Definitions

from The American Heritage® Dictionary of the English Language, 5th Edition.

  • noun A speech defect or mannerism characterized by mispronunciation of the sounds (s) and (z) as (th) and (th).
  • noun A sound of or like a lisp.
  • intransitive verb To speak with a lisp.
  • intransitive verb To speak imperfectly, as a child does.
  • intransitive verb To pronounce with a lisp.

from The Century Dictionary.

  • noun The habit or act of lisping, as in uttering th for s, and Ŧh for z; an indistinct utterance, as of a child.
  • To pronounce the sibilant letters s and z imperfectly, as by giving the sound of th (as in thin) or Ŧh (as in this, either.)
  • To speak imperfectly, as in childhood; make feeble, imperfect, or tentative efforts at speaking; hence, to speak in a hesitating, modest way.
  • To pronounce with a lisp or imperfectly.

from the GNU version of the Collaborative International Dictionary of English.

  • transitive verb To pronounce with a lisp.
  • transitive verb To utter with imperfect articulation; to express with words pronounced imperfectly or indistinctly, as a child speaks; hence, to express by the use of simple, childlike language.
  • transitive verb To speak with reserve or concealment; to utter timidly or confidentially.
  • intransitive verb To pronounce the sibilant letter s imperfectly; to give s and z the sound of th; -- a defect common among children.
  • intransitive verb To speak with imperfect articulation; to mispronounce, as a child learning to talk.
  • intransitive verb To speak hesitatingly with a low voice, as if afraid.
  • noun The habit or act of lisping. See lisp, v. i., 1.
  • noun (Computers) a high-level computer programming language in which statements and data are in the form of lists, enclosed in parentheses; -- used especially for rapid development of prototype programs in artificial intelligence applications .

from Wiktionary, Creative Commons Attribution/Share-Alike License.

  • noun The habit or an act of lisping.
  • verb To pronounce the sibilant letter ‘s’ imperfectly; to give ‘s’ and ‘z’ the sounds of ‘th’ (IPA: /θ / ð/) — a defect common amongst children.
  • verb To speak with imperfect articulation; to mispronounce, as a child learning to talk.
  • verb To speak hesitatingly and with a low voice, as if afraid.
  • verb To pronounce with a lisp.
  • verb To utter with imperfect articulation; to express with words pronounced imperfectly or indistinctly, as a child speaks; hence, to express by the use of simple, childlike language.
  • verb To speak with reserve or concealment; to utter timidly or confidentially; as, to lisp treason.

from WordNet 3.0 Copyright 2006 by Princeton University. All rights reserved.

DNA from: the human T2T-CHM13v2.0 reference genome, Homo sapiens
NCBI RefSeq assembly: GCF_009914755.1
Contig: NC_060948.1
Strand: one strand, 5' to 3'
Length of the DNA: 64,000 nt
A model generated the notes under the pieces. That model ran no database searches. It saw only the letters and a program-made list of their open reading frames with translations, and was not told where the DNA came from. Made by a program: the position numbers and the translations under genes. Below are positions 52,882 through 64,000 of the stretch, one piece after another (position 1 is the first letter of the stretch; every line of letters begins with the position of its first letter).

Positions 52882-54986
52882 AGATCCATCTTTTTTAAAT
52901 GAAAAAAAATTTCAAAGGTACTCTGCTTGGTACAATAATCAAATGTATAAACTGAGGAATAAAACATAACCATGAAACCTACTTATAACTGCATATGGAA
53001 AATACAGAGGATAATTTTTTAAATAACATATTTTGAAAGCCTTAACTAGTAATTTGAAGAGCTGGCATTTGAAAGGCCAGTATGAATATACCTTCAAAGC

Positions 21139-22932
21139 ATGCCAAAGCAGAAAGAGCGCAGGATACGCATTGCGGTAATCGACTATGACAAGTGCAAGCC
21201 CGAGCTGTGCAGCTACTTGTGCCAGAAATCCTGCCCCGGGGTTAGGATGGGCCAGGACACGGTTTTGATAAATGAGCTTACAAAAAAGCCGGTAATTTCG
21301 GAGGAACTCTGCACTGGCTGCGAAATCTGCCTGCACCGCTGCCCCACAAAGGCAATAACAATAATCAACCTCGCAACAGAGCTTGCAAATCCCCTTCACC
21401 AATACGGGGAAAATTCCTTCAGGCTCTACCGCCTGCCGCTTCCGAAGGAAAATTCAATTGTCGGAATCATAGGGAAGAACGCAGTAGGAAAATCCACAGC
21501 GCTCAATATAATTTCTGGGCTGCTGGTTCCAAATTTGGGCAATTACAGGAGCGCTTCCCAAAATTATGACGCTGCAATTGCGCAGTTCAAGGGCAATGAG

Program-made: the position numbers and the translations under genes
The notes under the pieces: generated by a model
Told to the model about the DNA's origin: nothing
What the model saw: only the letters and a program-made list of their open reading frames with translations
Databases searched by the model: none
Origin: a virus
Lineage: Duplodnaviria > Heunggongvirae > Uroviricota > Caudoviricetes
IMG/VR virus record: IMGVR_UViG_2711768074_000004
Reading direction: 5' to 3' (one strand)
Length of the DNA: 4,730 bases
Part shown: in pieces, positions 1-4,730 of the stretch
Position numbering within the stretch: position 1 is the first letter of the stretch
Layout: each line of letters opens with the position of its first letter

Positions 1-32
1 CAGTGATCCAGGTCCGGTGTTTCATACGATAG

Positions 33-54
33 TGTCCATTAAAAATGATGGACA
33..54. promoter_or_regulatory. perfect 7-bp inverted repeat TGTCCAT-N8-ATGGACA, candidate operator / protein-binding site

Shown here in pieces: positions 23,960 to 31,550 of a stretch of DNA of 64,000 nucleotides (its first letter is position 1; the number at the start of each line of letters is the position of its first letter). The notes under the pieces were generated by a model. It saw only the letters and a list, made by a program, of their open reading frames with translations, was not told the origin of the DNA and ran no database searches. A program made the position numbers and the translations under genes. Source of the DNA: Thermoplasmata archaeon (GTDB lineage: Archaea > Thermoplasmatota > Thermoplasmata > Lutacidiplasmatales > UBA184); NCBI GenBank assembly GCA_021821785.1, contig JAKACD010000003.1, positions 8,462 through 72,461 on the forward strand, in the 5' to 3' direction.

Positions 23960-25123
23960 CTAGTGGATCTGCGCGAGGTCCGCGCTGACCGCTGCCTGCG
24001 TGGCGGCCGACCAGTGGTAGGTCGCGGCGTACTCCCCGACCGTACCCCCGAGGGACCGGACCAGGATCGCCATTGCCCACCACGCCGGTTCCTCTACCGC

• noun a flexible procedure-oriented programing language that manipulates symbols in the form of lists
  • noun a speech defect that involves pronouncing `s' like voiceless `th' and `z' like voiced `th'
  • verb speak with a lisp

Etymologies

from The American Heritage® Dictionary of the English Language, 4th Edition

[From Middle English lispen, to lisp, from Old English -wlyspian (in āwlyspian, to lisp), from wlisp, lisping.]

Examples

Comments

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  • I would like to know of a link to a page which lists - in matched pairs - all of the sets of fairly common words in the English language (or at least all of the 1, 2 or 3-syllable ones) WHICH ACTUALLY EXIST, and which sound like completely different words (real words, commonly used in conversation, including slang) - when spoken with, and without, a lisp.

    Examples:

    pithy/pissy

    moss/moth

    Thin/Sin

    myth/Miss

    Lass/Lath

    Bath/Bass

    Meth/Mess

    Truth/Truce (truss?)

    Questionable:

    Sauce/Thoth (okay, so names of ancient mythical deities are sometimes allowed in a pinch)

    Cloth/Claus (claws?) (not a soft "S" sound)

    oath/Oz

    booze/booth

    prissy/prithee

    Strictly speaking (or perhaps lisply speaking…?), only soft "th" sounds - as in thin or three - should be included, not hard "th", as in then, or there. But sometimes, even inveterate punsters have to settle for less than perfect…

    January 11, 2007

  • "Lisp is over half a century old and it still has this perfect, timeless air about it."

    November 17, 2007

  • Tell Veronica the secret of the boy you never kissed

    She's got everything to gain 'cause she's a fat girl with a lisp

    She sticks up for you when you get aggravation from the snobs

    'Cause you can't afford a blazer, girl, you're always wearing clogs

    (Expectations, by Belle and Sebastian)

    August 8, 2008

  • Years ago I learned something very useful from C.S.Lewis. (The Last Battle in the Narnia series, I think.)

    In the book one character whispers to another while on a night-time reconnaissance: "Get down, thee better."

    Lewis then explains that she says this not because she has a lisp but because she knows that the sibilants are the noisiest part of any whisper and the sound most likely to give you away if you're trying to go undetected.

    And ever since I have always made a point of lithping when whithpering. Or at least avoiding words with sibilants in them.

    August 8, 2008